David: I think that’s what you have, Fortune 100 CEOs all in support of Clinton. This is one of her challenges. There are enough people who know that she is very connected, that she is tied into the bowels of Wall Street and of corporate America, and that she is not a Bernie Sanders. She can’t really ever pose, or convince anyone, that she is an outsider in any way (laughs). And oh, by the way, she is a part of the 1/10th of 1%, both in net worth and in current income. She represents the minority, which is now invoked to hate. So how does she end up winning over the Millennials? She doesn’t. But she can, on a self-interested basis, perhaps maintain the audience with the old guard.
Kevin: Let’s go ahead and go through the generations, then. Generations are a particular focus of the Strauss and Howe book, so go ahead and go through a little bit of the background of the various generations and how they see things.
David: I mentioned that was the title of their book in 1991, Generations. That led them to write The Fourth Turning. They point out that generations are defined, to an extent, by what they know and by what they don’t know. What is a part of their collective memory? Boomers, for instance, are the first generation to have no direct experience or memory of World War II.
Kevin: Right. They followed the Greatest Generation, we call them.
David: That’s right. Or the Silent Generation. Generation X was born after the assassination of John F. Kennedy. If you were born before, you know exactly where you were on that day. If you were born after, you may know it as a historical footnote. If you remember from your civics class, there was a president, and he was assassinated, and he was in Dallas, that’s about as granular as it gets, but you have no personal investment in it.
So Gen X was born after the assassination of John F. Kennedy. Howe points out that Woodstock is the sort of generational defining event that is not a part of the collective consciousness of Millennials. In fact, the complete redefining of marriage and family which began in the 1960s, 1970s and 1980s preceded the Millennials altogether. So the things that they assume to be the case about society were reshaped just before they were born.
Why am I bringing this up? Look over the next eight to ten years, and you’re either looking at the president that presides over the greatest crisis this country has seen since the Depression, World Wars, or at least, a one-termer that gets caught in the crossfire of too much debt, too many budgetary promises, and a breakdown in globalization, again, on a scale that we haven’t seen in 70-80 years.
Kevin: So the question that you’re asking is, not who is going to be in office, but who better to blame?
David: (laughs) In essence, you’re right. The man or woman at the helm is going to be dealing with economic collapse, with social chaos domestically, with a decline in international relations which typically accompanies major geopolitical conflict. Howe would say this is where all of your bloodletting occurs on an international basis. So you’re right, I’m not asking the question who makes better decisions under duress, I’m asking what the impressions are, right or wrong, of the leaders who are making decisions in the context of crisis? I’m asking a market question. I’m asking what Keynes asked, not what is of greater value, but how is the beauty contest going to go? How will the judges judge this as the next eight to ten years play out?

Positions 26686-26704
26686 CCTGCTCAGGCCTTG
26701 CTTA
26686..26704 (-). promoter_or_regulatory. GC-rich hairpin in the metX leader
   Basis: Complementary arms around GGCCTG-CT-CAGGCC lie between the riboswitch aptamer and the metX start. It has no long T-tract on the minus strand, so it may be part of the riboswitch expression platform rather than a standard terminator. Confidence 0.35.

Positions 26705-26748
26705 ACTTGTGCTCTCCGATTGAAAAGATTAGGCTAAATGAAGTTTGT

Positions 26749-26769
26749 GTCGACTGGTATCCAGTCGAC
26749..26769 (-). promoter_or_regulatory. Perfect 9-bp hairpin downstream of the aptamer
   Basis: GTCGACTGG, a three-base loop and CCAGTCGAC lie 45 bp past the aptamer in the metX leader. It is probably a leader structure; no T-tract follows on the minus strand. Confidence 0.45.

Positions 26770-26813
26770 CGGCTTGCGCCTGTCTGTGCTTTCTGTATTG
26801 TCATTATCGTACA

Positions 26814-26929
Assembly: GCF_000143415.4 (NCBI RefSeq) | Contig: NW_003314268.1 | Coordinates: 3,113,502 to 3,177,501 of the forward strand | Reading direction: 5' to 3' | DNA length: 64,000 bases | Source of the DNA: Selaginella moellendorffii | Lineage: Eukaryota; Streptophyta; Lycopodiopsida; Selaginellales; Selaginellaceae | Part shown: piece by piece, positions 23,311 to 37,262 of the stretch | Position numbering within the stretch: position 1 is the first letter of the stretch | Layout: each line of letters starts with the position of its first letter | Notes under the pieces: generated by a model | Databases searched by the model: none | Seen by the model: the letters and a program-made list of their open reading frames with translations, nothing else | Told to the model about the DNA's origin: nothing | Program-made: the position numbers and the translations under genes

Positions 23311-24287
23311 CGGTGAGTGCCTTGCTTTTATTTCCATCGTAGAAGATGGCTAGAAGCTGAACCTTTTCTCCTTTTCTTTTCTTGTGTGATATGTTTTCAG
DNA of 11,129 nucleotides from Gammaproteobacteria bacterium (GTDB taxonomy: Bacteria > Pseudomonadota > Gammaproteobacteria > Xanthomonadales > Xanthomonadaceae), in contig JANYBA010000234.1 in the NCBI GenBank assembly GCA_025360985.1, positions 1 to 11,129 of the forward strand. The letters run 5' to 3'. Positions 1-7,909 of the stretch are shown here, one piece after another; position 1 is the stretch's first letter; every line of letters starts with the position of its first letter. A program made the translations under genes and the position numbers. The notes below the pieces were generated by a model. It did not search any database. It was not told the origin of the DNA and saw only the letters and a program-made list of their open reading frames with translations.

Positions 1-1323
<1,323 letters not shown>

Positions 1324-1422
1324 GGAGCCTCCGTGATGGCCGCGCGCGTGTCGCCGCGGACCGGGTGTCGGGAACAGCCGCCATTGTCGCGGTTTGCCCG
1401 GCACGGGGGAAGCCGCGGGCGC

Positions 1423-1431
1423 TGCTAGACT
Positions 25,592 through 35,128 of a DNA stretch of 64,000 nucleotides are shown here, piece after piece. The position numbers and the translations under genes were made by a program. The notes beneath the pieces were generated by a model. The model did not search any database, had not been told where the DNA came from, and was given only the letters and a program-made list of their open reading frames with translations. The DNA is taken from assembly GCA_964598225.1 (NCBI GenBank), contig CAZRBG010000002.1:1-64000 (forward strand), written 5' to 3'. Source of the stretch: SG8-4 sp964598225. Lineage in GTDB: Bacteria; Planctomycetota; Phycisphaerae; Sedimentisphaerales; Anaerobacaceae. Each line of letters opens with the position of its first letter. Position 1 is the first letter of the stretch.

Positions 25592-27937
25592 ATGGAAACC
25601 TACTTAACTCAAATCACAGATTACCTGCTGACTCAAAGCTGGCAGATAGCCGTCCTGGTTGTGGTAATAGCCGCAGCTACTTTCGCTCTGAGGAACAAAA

Kevin: When you were talking to Carmen Reinhart a couple of weeks ago, it was interesting, and shocking, but it should have been obvious to me that the Fed’s mandate wasn’t necessarily to pay off the debt. So, it hit me at that point. Wait a second. They’re going to just continue this as long as they can because the debt is not their problem. The mandates that they have they are actually playing out right now, and they’re doing it with debt. They’re doing it with completely unpayable debt. But it hit me, exactly what Howe said recently in an interview with Martensen. No one simply solves a terrible problem on a sunny day when they can afford, at least for the time being, to look the other way. The Federal Reserve is doing it, the politicians are doing it, and like you said, the Fortune 100 CEOs are doing the same thing.
David: That’s right. No real problem-solving occurs on a sunny day. That’s what Howe is saying. Problems like that are faced when people have no other choice, and it is a really grim day, that’s what he said in that interview. It’s a white knuckle time, it’s where horrible things are happening, at least historically, we’ve seen that geopolitically, around the world, and that’s when people are forced to act.
You and I, Kevin, look at debt and we say, “This is a big problem. This is a very big problem.” And for the muckety-mucks, they would say, “It’s not a big problem, because we have something at our fingertips that you don’t have, and that’s the power to coerce. And when you introduce coercion into the equation, guess what? Basic 2+2 doesn’t have to equal 4. It can be whatever we want it to be because we can force the equation. We can force the variables. And if you don’t like it, we’ll force your face into the mud.” This is the nature of politics. It gets dirty at a certain point, and I think this is where we are in this timeframe.